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An unknown threat actor used TeamViewer with the intent of poisoning a Florida city's water supply last week, but officials said the attempted cyber attack was stopped before it could be completed.
A water treatment plant in Oldsmar, Fla., was breached via an "unlawful intrusion" on Friday, Pinellas County Sheriff Bob Gualtieri said in a press conference Monday evening.
"Water systems, like other public utility systems, are part of the nation's critical infrastructure and can be vulnerable targets when someone decides to adversely affect public safety," Gualtieri said.
According to Gualtieri, the earliest known breach was on Friday morning at approximately 8 a.m., when a plant operator at the Oldsmar water treatment facility "noticed that someone remotely accessed the computer system that he was monitoring."
This computer system, which "controls the chemicals and other operations at the water treatment plant," had remote access software installed, Gualtieri said. Reuters first reported the software was TeamViewer, which is used to troubleshoot IT issues remotely. A Pinellas County Sheriff's Office spokesperson confirmed the software used was TeamViewer in an email to SearchSecurity.
Gualtieri said the operator noticed the initial access and did not think much of it because supervisors regularly use the software to monitor the computer system as needed. However, a second instance of remote access occurred at 1:30 p.m., during which "someone again remotely accessed the computer system and it showed up on the operator's screen with a mouse being moved about to open various software functions that control the water being treated in the system," Gualtieri said.
During the three- to five-minute attack, multiple functions were opened, he said, including a system that controls the amount of sodium hydroxide, also known as lye, in the water. The intruder increased the quantity of the chemical from 100 parts per million to 11,100 parts per million, according to officials. Sodium hydroxide has many uses, including drain cleaners; in drinking water, it is used in very small amounts to increase pH and reduce the levels of toxic metals in the water. It can become poisonous at high levels.
The intruder exited the system, and the plant's operator immediately decreased the lye to standard levels and notified their supervisor. "Because the operator noticed the increase and lowered it right away, at no time was there a significant adverse effect on the water being treated. Importantly, the public was never in danger," the sheriff said.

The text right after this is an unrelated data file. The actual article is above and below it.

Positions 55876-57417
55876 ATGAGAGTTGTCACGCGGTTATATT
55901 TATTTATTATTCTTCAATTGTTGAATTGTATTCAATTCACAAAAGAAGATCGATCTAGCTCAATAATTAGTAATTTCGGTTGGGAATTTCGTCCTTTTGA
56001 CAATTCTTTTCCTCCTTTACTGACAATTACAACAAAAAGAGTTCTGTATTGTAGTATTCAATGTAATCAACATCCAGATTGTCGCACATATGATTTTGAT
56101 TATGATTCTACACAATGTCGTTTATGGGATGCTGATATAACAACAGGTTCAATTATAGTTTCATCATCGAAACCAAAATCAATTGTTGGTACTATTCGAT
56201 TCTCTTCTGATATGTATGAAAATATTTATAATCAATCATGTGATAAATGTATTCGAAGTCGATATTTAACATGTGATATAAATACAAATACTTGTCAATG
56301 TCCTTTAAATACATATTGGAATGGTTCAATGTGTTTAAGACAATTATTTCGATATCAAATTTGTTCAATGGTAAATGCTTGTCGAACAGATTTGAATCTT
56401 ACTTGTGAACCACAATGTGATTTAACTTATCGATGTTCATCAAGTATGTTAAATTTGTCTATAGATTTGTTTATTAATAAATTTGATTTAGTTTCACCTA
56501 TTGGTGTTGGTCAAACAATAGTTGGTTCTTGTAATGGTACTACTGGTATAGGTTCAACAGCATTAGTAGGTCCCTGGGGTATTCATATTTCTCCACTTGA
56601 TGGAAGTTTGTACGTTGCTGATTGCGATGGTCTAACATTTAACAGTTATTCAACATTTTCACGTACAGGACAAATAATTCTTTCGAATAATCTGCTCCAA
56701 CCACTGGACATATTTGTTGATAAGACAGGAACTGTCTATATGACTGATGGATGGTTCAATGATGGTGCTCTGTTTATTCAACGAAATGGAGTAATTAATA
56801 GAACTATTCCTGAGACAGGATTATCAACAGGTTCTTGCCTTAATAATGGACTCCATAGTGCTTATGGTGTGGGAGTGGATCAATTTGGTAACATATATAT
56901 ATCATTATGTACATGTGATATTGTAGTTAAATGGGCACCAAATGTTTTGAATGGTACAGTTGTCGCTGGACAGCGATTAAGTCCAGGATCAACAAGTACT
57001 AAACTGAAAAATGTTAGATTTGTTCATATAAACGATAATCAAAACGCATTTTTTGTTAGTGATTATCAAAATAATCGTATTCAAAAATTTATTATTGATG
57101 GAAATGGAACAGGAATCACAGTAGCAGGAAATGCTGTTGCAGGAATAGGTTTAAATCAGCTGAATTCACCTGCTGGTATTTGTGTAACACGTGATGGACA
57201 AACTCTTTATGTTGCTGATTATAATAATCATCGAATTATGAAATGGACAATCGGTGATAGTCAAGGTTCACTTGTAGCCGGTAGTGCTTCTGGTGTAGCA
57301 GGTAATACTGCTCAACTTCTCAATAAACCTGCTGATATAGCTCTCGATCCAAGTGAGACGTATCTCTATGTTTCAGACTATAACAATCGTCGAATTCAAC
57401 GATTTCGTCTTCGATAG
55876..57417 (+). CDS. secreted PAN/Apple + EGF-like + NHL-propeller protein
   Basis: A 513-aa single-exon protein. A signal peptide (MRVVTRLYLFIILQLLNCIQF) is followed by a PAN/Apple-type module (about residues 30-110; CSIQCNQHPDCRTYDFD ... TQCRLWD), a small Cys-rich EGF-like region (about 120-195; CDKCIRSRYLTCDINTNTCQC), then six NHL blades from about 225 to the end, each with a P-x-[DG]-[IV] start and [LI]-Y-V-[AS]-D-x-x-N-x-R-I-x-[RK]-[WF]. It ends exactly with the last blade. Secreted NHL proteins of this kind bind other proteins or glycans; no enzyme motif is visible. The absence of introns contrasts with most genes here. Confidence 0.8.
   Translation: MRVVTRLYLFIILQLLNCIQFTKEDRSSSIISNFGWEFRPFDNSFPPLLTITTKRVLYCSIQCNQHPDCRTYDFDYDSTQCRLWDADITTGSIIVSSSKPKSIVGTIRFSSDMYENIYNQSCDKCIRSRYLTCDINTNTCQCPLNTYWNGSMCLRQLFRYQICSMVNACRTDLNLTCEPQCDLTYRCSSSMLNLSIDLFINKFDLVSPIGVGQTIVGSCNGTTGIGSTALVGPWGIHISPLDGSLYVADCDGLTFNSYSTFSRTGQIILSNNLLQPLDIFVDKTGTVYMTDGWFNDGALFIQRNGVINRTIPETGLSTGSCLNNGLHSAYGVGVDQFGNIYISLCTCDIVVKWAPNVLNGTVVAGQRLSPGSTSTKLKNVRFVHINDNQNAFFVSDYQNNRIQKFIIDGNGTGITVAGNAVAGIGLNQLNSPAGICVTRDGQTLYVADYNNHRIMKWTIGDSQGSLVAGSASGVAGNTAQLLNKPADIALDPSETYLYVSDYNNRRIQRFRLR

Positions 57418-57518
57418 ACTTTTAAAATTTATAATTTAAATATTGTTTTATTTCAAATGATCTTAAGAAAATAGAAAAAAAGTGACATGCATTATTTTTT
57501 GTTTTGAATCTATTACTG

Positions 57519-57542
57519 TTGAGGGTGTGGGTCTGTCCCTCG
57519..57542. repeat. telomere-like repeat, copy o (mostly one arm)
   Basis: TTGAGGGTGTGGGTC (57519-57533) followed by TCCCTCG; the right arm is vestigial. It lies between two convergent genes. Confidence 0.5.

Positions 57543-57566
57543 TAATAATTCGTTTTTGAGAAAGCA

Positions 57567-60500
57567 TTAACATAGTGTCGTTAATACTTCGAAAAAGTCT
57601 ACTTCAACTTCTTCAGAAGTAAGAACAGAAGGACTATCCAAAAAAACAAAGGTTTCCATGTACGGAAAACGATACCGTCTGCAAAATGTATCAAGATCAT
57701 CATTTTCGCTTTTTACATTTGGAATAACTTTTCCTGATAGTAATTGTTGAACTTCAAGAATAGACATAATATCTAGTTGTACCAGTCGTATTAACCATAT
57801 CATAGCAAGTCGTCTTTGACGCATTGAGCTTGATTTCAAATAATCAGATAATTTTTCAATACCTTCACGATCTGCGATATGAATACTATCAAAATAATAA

Gualtieri explained that had the operator not immediately changed the lye levels, it would have taken at least a full day for the water to reach the water system -- and water is checked before released. Oldsmar Mayor Eric Seidel -- who participated in the press conference alongside Gualtieri and Oldsmar City Manager Al Braithwaite -- elaborated on this, mentioning that "there are redundancies that have alarms in the system that would have caught the change in the pH level."
After, the sheriff said that "steps were then taken to prevent further remote access to the system," including, Braithwaite added, the disabling of remote access programs from the system.
The Pinellas County Sheriff's Office began a criminal investigation in collaboration with the FBI and Secret Service. According to Gualtieri, it is unknown whether the breach came from inside or outside the U.S., and there is no current understanding of why Oldsmar was targeted. He said there are several leads but currently no suspects.
Details of the attack, including what kind of TeamViewer account was used, remain unclear. SearchSecurity asked the Pinellas County Sheriff's Office if it had identified the TeamViewer account used to log into the operator's system, but it declined to comment.
Alexander Culafi is a writer, journalist and podcaster based in Boston.